• Thank you; Are you familiar with how a template is specified with the API for a PKCS 10 request without a template mentioned in the request? A dump shows that the OID is located within Certificate Extensions however I'm not sure how this would be specified when submitting the request. (e.g. Template, Major/minor version) MSDN link Commented Jul 8, 2014 at 14:59
  • The reason I ask the above question is because CCertRequest.Submit() in Certcli.dll doesn't have an overload to specify a template. This happens to be the same object used in the ASP page in https://caserver/certsrv default issuing website. I'm curious what will happen if a PKCS10 is submitted without that above mentioned extension, and which template the CA relates it to (more importantly what logic the CA uses to choose between similar templates) Commented Jul 8, 2014 at 15:13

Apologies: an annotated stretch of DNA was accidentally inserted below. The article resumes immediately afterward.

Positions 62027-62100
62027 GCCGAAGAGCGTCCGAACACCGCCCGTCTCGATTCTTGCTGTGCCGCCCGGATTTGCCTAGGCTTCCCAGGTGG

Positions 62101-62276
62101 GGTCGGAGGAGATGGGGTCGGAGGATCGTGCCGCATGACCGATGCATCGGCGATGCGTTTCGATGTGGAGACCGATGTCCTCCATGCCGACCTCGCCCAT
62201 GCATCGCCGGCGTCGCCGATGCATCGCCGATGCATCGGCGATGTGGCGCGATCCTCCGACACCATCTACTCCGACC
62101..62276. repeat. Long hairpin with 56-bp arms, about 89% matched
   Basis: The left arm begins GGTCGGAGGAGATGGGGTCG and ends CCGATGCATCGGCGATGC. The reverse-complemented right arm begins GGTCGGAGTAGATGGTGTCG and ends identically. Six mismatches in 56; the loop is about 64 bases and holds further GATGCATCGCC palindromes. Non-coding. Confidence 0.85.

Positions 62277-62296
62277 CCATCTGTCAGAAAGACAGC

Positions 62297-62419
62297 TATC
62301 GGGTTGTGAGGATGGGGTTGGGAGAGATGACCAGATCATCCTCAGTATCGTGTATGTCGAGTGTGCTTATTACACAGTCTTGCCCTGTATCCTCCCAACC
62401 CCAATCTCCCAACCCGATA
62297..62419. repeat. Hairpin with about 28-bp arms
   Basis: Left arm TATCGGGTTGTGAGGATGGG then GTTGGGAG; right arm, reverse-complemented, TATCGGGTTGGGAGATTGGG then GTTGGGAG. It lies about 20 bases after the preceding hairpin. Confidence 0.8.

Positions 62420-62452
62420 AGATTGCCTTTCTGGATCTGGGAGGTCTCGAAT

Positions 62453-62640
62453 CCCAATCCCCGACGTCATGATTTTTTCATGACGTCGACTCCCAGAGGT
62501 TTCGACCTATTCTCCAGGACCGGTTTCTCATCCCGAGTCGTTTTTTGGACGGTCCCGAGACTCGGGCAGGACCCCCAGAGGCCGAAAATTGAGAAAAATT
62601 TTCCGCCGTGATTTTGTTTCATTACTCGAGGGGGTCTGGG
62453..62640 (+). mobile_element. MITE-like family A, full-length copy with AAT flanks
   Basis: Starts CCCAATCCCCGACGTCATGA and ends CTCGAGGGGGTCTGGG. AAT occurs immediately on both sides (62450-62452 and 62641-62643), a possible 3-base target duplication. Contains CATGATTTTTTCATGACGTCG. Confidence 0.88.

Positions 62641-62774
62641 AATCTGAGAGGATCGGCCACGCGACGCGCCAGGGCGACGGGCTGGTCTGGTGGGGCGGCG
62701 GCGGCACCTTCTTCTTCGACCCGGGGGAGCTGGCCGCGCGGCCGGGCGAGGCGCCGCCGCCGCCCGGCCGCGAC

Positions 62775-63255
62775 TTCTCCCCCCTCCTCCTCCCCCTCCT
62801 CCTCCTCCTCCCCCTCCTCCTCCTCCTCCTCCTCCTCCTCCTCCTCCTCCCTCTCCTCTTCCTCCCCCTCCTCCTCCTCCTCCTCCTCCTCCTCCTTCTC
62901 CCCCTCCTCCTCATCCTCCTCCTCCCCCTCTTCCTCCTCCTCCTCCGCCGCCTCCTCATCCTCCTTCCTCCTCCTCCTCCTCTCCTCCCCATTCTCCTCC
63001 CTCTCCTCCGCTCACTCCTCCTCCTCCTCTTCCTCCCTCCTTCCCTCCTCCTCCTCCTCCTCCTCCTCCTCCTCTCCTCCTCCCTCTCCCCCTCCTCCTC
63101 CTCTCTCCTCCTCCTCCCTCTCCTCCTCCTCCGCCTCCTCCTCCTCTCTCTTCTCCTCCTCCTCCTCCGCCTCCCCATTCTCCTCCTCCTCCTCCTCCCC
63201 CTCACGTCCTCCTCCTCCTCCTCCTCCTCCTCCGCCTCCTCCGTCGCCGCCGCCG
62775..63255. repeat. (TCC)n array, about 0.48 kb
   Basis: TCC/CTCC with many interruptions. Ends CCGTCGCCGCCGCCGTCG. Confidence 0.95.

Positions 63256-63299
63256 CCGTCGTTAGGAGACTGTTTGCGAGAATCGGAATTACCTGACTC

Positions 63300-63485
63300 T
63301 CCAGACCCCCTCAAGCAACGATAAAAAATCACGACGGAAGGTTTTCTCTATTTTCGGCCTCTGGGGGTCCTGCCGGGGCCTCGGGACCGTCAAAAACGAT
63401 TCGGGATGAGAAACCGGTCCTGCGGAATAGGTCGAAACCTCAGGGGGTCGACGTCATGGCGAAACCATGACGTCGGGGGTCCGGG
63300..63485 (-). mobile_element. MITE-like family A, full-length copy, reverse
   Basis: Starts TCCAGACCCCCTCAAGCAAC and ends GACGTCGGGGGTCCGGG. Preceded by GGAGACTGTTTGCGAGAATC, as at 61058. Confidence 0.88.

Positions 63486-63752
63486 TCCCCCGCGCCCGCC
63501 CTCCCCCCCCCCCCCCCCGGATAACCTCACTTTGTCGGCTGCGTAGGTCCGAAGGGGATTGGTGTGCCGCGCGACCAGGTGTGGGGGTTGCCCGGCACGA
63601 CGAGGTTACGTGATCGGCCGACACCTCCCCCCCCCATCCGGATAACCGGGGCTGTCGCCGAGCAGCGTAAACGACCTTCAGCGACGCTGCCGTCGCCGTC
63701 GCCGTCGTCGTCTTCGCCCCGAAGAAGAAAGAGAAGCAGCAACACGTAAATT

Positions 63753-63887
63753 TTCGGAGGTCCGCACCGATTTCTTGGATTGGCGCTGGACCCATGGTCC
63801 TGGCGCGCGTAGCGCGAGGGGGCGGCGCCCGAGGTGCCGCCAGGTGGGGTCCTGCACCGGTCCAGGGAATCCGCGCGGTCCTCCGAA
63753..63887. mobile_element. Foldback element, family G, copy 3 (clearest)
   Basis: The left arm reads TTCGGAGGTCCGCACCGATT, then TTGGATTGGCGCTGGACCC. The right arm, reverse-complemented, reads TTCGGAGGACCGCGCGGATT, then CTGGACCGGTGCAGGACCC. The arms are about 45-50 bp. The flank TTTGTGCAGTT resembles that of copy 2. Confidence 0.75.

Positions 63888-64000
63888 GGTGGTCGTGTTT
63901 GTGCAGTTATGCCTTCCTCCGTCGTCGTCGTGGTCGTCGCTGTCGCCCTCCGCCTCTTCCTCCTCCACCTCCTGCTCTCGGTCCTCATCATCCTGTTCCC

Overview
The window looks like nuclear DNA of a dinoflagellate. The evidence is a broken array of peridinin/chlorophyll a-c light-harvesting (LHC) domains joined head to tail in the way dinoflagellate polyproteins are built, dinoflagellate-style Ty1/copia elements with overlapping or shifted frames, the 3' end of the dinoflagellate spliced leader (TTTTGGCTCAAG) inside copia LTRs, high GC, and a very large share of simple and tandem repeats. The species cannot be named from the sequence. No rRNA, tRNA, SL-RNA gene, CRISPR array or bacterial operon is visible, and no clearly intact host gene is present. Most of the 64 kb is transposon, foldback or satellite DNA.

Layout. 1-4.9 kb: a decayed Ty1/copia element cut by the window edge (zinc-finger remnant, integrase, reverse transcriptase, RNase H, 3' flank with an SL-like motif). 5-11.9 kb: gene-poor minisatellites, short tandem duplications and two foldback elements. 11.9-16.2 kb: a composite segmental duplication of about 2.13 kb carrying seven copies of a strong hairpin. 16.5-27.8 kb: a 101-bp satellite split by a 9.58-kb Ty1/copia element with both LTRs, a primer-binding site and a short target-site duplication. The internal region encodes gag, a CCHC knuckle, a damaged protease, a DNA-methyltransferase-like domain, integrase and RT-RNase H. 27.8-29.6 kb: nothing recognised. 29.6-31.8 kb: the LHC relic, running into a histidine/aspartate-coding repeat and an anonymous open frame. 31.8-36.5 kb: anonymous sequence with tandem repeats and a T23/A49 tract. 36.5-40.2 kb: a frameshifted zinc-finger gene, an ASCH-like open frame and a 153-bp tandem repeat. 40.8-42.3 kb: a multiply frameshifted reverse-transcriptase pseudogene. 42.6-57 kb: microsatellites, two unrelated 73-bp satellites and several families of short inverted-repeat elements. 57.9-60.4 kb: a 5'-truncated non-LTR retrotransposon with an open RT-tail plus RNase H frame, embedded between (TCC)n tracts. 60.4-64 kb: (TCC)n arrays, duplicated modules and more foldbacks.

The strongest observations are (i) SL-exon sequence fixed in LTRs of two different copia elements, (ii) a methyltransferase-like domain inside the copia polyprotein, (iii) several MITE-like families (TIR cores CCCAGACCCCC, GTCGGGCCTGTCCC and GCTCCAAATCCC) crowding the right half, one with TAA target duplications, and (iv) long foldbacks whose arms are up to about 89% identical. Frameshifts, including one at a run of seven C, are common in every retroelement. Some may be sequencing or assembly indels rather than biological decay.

• 1
    You can create a CX509ExtensionTemplateName instance (implements IX509ExtensionTemplateName), call InitializeEncode() on it with the template name as parameter, then use QueryInterface() to get the extension as an instance of IX509Extension. Then you add the extension instance to your soon-to-be request (get_X509Extensions(), then Add()). Physically, the template name will end up as a Microsoft-specific extension within the request (everything which begins with is Microsoft-specific). Commented Jul 8, 2014 at 15:33
  • well; they don't make it easy, do they ;) Thanks for the tip, I'll be chomping away at the code shortly. Commented Jul 8, 2014 at 15:47